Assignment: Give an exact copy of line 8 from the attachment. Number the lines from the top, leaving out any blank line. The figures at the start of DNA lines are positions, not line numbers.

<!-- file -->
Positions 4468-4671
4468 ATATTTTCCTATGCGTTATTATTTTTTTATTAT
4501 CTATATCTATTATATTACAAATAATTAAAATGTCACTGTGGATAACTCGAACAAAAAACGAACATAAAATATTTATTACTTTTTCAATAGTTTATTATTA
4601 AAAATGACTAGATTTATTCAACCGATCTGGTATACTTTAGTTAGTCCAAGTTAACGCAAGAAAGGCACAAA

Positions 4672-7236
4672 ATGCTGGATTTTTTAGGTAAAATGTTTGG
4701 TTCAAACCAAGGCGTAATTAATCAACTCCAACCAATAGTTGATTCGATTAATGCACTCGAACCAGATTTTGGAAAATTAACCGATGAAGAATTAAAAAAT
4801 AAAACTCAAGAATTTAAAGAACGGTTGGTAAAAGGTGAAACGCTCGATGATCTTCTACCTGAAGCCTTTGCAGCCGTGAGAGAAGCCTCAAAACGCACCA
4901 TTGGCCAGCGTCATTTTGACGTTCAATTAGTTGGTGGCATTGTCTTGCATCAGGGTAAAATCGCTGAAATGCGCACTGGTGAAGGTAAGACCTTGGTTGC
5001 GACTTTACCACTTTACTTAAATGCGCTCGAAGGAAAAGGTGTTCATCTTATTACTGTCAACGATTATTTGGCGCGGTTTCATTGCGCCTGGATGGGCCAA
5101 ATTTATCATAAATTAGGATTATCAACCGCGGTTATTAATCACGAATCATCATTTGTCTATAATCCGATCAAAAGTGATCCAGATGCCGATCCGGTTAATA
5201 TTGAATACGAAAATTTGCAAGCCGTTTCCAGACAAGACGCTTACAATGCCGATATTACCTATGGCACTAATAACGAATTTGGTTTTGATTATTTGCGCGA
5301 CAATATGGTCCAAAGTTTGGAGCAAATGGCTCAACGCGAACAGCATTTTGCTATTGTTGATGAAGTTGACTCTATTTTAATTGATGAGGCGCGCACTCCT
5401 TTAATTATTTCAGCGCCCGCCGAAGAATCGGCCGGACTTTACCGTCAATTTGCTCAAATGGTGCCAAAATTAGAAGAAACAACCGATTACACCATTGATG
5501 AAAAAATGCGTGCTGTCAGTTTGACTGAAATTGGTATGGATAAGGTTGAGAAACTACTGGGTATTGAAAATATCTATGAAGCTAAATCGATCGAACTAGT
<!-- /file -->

4801 AAAACTCAAGAATTTAAAGAACGGTTGGTAAAAGGTGAAACGCTCGATGATCTTCTACCTGAAGCCTTTGCAGCCGTGAGAGAAGCCTCAAAACGCACCA